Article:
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Test Methods of Scale Calibration

If your business relies on weighing scales in any way, it is essential that they are calibrated regularly. Just like any other mechanical and electrical device, scales are subject to the wear and tear of time. As a result, accuracy slips happen.

When a weighing scale exhibits even a slight inaccuracy, it can significantly impact your business. This is where calibration comes in. It plays an important role in ensuring that you achieve the level of accuracy and precision your business needs.

So, how do you know that your weighing scale is calibrated?

Test Methods of Scale Calibration

Below are the most common tests performed to ensure that your weighing scale is accurate and calibrated.

1. Eccentricity Test

Some scale users tend to place the item on different areas of the load receptor, thus, yielding varying results. The eccentricity test shows the effect of placing on multiple ranges the single test load.

To do this, you should prepare a test load that weighs about ⅓ of the maximum scale capacity. Using the test load, perform the eccentricity test on weighing instruments with multiple ranges using the highest range.

Use the Eccentricity Test for All Your Scales

2. Tare Test

What is tare weight?

Sometimes referred to as “unladen weight,” tare weight is the mass of an empty container, such as a box, plastic, can, vessel or canister. This test aids in determining the net weight of the would-be content of the container.

The tare test is applied for items that need a container for accurate and precise weight measurement. Let’s say your business involves selling liquid seasoning. Naturally, you need containers like bottles or jars for your product. In this case, your weighing scale should ensure that it passes the tare test after filling the containers with the seasoning.

3. Repeatability Test

Essentially, the repeatability test aims to ensure that the scale yields the same measurement for multiple tests. The test involves the same item and weighing scale under constant conditions and similar handling.

Depending on the type and capacity of the weighing scale, repeatability tests can be performed at least 3 to 5 times per scale. For example, you are using a platform scale with a maximum capacity of 1,000Kg.

To do the test, you can use a load weighing about 350Kg and place it on the load receptor at least five times. Make sure to place the item in the same location of the load receptor for the entire repeatability test. At most, you should get the same reading for all repeated loading.

Apply Repeatability Test to Your Platform Scales


4. Discrimination Test

By using the load discrimination test, you can find out if the weighing instrument is capable of tracking even the slightest changes in load while altering its registration accordingly. This test can be conducted using the same load in the repeatability test.

Before doing the test, make sure to know the category of your scale, either class 1-2 or class 3-4. This way you will know whether to use the actual scale interval (d) or verification scale interval (e) during the test.

5. Weighing Test

The purpose of the weighing test is to determine the accuracy and precision of the scale using a set of decreasing and increasing weight loads. In most cases, the smallest test load should be 10% of the maximum capacity of the weighing instrument. You should also use 5 to 10 test loads of varying increasing or decreasing weight intervals.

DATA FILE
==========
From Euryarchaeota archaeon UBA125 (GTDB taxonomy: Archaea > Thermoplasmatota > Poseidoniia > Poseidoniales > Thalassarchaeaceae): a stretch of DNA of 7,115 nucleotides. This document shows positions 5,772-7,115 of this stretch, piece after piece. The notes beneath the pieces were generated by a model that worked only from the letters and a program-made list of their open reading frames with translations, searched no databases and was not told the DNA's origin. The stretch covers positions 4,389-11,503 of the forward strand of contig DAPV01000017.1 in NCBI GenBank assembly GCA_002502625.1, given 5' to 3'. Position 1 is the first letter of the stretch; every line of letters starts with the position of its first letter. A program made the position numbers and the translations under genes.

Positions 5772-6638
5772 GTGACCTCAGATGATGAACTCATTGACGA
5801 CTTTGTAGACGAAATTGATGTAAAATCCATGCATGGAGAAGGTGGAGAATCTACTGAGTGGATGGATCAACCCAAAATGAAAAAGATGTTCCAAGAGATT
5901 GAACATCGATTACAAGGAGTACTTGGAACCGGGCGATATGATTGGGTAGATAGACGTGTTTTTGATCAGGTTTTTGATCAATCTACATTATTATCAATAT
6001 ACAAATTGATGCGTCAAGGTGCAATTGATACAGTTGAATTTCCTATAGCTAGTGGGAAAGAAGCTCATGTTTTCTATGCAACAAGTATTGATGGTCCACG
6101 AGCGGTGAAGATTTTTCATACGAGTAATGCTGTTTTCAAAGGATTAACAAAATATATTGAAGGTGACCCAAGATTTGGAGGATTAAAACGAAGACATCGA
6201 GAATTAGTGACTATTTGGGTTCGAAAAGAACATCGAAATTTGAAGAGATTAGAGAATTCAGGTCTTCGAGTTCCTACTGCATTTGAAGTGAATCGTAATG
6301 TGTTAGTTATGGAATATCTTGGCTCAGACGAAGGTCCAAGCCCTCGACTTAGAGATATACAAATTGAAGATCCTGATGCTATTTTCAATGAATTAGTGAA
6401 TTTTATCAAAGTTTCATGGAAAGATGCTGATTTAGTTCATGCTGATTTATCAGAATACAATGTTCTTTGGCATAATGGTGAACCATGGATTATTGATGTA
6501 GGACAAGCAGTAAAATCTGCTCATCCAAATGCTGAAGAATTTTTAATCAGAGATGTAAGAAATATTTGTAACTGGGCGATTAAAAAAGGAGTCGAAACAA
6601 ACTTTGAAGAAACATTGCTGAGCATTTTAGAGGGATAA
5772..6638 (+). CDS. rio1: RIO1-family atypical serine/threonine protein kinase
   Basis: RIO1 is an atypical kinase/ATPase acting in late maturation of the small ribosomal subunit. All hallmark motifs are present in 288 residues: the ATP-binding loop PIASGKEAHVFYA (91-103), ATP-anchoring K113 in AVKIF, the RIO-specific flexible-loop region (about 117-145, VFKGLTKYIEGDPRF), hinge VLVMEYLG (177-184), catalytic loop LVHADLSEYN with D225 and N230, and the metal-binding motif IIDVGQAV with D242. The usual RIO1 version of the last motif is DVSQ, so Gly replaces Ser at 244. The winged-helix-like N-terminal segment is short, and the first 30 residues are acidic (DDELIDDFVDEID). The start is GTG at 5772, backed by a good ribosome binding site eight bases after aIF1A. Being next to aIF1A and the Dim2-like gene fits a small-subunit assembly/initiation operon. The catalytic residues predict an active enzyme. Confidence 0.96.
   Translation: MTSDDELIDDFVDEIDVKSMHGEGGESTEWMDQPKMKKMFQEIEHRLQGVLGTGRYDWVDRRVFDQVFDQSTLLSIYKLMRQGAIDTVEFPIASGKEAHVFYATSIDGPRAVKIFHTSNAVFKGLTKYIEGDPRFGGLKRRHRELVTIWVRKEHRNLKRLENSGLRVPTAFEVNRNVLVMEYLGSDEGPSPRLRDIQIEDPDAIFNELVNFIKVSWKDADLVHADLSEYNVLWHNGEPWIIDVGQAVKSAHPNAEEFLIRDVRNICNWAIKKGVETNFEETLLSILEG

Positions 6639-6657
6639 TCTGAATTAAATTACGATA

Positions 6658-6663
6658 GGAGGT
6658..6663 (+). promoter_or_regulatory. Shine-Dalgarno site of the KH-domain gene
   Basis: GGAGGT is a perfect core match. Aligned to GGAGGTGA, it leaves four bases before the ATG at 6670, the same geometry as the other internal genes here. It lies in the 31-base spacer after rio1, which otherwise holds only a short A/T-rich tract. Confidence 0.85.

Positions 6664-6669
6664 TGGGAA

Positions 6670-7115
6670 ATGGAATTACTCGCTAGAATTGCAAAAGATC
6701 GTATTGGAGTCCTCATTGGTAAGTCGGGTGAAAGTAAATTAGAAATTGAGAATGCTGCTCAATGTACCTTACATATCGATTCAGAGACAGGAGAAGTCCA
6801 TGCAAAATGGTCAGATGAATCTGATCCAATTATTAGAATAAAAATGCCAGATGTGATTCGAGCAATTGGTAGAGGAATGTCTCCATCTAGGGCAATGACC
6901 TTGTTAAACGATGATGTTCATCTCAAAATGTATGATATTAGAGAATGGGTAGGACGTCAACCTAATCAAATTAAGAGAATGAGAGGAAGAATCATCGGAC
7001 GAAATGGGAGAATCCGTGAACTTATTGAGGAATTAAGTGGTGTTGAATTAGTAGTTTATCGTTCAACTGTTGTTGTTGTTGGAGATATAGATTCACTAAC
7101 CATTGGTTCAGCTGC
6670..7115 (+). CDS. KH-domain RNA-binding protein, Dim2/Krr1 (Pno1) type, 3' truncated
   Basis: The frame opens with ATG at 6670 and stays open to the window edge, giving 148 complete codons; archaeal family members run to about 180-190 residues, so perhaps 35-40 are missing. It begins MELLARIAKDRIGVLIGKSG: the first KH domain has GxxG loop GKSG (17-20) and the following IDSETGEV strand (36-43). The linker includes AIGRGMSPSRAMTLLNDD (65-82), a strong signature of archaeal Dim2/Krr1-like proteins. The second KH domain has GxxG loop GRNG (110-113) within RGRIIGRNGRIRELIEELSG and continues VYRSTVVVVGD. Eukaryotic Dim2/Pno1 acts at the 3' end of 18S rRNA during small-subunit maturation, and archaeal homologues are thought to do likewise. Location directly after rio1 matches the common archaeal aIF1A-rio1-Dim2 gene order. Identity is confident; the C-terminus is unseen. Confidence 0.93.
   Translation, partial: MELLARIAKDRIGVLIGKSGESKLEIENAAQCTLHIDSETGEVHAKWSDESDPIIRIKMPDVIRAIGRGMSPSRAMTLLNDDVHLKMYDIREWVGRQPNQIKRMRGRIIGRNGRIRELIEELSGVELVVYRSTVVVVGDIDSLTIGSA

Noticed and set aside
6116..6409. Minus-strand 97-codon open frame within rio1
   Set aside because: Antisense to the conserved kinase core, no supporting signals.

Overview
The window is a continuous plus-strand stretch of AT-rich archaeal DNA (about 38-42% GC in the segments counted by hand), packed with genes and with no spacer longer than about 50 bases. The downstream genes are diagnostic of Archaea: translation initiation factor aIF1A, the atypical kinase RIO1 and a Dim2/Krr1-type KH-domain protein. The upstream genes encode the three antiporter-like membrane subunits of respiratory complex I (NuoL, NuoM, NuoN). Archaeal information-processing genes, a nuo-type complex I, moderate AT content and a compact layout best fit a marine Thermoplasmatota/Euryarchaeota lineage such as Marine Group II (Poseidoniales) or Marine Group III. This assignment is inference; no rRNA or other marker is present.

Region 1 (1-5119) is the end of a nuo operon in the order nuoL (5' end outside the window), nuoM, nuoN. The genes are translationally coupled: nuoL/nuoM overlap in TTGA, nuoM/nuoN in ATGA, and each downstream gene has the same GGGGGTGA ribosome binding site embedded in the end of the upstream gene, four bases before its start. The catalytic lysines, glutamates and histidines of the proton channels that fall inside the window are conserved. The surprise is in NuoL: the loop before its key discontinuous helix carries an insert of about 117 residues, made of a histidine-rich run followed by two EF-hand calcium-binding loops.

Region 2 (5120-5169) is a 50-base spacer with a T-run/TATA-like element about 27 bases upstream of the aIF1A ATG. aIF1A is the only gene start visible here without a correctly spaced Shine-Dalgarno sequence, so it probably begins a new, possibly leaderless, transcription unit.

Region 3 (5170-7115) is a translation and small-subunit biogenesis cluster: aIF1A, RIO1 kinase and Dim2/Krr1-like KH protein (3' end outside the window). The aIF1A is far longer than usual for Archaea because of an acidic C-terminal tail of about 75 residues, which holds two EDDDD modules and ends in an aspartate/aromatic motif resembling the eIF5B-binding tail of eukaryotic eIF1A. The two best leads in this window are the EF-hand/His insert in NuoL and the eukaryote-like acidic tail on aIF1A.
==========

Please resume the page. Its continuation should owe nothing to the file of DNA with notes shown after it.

By using different areas of the load receptor during the weighing test, the linearity or non-linearity of the results show whether the scale measures equally and accurately throughout the given range.


This is the difference in the measurement readings when a single test point of the load receptor receives an increasing or decreasing weight.

6. Variation of Indication Over Time Test

Regular use and aging can lead to scales losing their accuracy over time. Particularly, analog scales may suffer from rusting, and electronic scales may experience malfunctions. In either case, you should expect some reading inaccuracies.

To prevent this from happening, make sure to schedule a regular calibration involving a variation indication over time test with a trusted scale and load cell provider near you. The test includes a variation indication involving moisture build-up and temperature changes.

Variation of Indication Over Time Test for All Scales


7. Magnetic Interaction Test

Another test applied to ensure that you are using a calibrated scale is the magnetic interaction test. This involves the gauging of the magnetic field dispersal on different weighing scales.

Generally, it tests the magnetic interaction between a scale and a test load. The magnetic interaction test aims to eliminate any possible magnetic impact on the scale’s accuracy and precision. This may include any force field that can affect a metal weighing pan.

8. Minimum Weight Test

Lastly, a minimum weight test is applied to ensure calibrated scales. However, this test is generally required in pharmaceuticals and science laboratories. The main purpose of this test is to identify the smallest possible load that can be measured while still achieving accurate and reliable results.

Minimum Weight Test for Your Precision Balance and Scales


Scale calibration is crucial to most businesses, especially when weight matters to their customers. The 8 tests mentioned above can greatly help maintain and ensure that your weighing instruments provide accuracy and precision at all times.

Contact Meltrons Australia not just for quality scales and load cells but for your calibration needs!